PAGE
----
Student numbers are apportioned into funding bands using historical data. To work out how many students are to be funded in each band, we take the lagged student number and apportion them into bands based on the proportion of students in each band in the most recent year for which we hold full-year data. For example, for 2017 to 2018 allocations, the total number of students is derived from 2016 to 2017 autumn data returns and these are divided into bands based on the distribution in 2015 to 2016. Further information about funding bands is explained in the national funding rates section.
To attract funding, students need to complete a qualifying period. For a full time student this is 6 weeks, and for a part time student it can be either 2 or 6 weeks depending on the length of the programme. The table below shows the qualifying periods for study programmes of different lengths.
|Study programme planned hours and planned length in-year||Qualifying period|
|450 hours or more||6 weeks (42 days)|
|Fewer than 450 hours||>= 24 weeks||6 weeks (42 days)|
|2 to 24 weeks||2 weeks (14 days|
Adjustments are made to account for different enrolment patterns. For example, for some institutions who enrol students throughout the year, we use student numbers from a rolling 12-month period from February to the next January.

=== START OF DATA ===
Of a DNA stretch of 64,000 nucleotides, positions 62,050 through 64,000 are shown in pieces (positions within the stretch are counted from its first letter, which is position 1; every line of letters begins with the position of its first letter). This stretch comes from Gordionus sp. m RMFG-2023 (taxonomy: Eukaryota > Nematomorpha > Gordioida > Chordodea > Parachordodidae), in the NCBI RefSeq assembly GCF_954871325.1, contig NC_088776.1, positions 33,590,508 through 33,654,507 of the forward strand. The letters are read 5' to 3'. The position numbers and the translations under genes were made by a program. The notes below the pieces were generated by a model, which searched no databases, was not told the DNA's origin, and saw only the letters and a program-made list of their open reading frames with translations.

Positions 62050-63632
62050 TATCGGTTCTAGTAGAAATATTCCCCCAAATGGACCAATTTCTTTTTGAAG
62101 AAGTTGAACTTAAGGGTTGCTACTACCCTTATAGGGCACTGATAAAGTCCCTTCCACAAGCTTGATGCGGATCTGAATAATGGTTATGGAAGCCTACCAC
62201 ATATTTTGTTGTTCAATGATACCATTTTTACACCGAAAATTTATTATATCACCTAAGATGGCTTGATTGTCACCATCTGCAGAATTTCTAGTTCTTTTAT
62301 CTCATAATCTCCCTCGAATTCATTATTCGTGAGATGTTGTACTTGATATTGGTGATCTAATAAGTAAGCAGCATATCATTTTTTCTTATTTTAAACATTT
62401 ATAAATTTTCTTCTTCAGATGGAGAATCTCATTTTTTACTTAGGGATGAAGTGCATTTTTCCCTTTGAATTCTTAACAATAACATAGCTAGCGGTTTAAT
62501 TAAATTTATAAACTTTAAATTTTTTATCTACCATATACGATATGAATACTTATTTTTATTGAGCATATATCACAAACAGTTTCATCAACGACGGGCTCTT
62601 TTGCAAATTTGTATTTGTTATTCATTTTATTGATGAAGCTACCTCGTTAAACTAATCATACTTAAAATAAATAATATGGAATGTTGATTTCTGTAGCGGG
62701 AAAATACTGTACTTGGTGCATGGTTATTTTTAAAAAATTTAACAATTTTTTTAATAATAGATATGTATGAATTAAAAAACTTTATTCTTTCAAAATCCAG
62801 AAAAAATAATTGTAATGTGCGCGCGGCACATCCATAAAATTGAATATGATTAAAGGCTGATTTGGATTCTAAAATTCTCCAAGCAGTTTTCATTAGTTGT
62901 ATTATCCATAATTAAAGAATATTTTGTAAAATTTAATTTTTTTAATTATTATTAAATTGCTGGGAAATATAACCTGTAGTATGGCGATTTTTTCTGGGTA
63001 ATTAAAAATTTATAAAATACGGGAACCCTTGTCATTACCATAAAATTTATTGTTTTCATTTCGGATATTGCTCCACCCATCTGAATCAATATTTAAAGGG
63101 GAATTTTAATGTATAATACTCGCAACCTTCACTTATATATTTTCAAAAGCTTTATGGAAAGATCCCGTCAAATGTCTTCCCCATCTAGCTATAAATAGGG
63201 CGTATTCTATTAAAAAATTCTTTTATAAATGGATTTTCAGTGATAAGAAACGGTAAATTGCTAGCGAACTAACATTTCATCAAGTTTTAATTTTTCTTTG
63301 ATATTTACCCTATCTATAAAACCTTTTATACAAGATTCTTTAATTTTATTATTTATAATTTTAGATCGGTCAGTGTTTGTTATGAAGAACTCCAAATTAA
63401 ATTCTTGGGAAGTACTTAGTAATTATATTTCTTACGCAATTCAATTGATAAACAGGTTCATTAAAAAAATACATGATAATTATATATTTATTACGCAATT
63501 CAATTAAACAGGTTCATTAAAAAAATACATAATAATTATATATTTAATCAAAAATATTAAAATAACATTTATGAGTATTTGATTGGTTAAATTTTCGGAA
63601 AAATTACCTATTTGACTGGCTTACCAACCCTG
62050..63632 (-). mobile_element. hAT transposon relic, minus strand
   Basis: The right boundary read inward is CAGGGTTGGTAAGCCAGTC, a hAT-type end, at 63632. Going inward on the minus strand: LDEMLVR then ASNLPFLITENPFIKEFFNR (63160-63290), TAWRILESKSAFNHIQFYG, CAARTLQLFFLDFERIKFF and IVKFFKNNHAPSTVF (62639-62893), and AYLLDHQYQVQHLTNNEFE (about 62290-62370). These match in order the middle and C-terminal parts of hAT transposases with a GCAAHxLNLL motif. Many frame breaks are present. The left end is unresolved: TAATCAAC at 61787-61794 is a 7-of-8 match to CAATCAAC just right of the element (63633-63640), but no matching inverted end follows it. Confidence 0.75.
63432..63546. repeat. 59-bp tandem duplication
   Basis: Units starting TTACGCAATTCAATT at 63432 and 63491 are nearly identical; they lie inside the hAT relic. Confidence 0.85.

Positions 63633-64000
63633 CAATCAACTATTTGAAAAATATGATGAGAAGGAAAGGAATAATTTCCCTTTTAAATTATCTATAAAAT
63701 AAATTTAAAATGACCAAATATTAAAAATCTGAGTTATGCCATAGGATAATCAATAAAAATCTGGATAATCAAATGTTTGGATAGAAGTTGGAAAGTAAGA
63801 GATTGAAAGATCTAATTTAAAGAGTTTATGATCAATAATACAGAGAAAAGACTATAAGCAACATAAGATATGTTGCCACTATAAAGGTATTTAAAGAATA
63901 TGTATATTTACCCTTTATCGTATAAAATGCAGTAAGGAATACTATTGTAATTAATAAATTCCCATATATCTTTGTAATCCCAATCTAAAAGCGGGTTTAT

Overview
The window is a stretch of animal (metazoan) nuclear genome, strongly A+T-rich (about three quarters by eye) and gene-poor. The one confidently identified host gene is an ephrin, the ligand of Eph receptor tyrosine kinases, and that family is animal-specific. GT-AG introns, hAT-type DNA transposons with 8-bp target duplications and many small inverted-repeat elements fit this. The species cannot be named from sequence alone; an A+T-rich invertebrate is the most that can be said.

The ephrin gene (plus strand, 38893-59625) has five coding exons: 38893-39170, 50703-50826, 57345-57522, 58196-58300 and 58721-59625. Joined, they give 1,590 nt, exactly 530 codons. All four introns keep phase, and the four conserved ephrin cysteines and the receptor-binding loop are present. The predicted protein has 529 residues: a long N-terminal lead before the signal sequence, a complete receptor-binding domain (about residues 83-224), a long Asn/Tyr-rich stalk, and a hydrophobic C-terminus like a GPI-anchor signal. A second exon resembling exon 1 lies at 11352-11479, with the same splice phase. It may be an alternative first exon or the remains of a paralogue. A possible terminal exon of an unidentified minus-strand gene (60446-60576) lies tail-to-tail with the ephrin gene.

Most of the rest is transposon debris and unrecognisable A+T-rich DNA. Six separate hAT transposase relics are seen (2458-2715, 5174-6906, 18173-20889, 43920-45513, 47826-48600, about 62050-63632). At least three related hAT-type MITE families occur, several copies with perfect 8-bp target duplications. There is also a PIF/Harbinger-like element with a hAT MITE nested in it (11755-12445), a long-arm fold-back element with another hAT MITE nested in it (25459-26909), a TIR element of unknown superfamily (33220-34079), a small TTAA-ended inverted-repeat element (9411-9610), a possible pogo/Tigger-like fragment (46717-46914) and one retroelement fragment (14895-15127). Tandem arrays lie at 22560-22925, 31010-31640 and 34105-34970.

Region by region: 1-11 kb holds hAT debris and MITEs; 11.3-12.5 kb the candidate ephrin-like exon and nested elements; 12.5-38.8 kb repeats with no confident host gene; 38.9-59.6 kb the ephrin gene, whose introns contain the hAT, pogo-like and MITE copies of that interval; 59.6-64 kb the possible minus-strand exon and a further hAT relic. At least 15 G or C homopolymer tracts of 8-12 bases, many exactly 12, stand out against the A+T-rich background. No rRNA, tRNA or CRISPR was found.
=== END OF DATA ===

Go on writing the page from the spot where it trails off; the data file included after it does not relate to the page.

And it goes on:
When the above approaches are not appropriate, the number of funded students is taken from the latest full year’s data. For institutions where this applies, for the 2017 to 2018 allocations, for example, we use 2015 to 2016 data.
New institutions are usually funded on a proportion of the institution’s full capacity, or on the estimated number of students to be recruited in the first year. There are also exceptions to the lagged approach where there is closing provision or a transfer of provision.
National funding rate element
The funding rate for each student is determined by the size of their study programme based on their planned hours.
All 16 and 17 year old full time students are funded at the same national funding rate per student, per year. The funding rate can vary between academic years. The national funding rate for 2017 to 2018 for students studying full time and part time is set out in the table below. We have published further information on planned hours in study programmes.
|Band||Planned hours||National funding rate per student|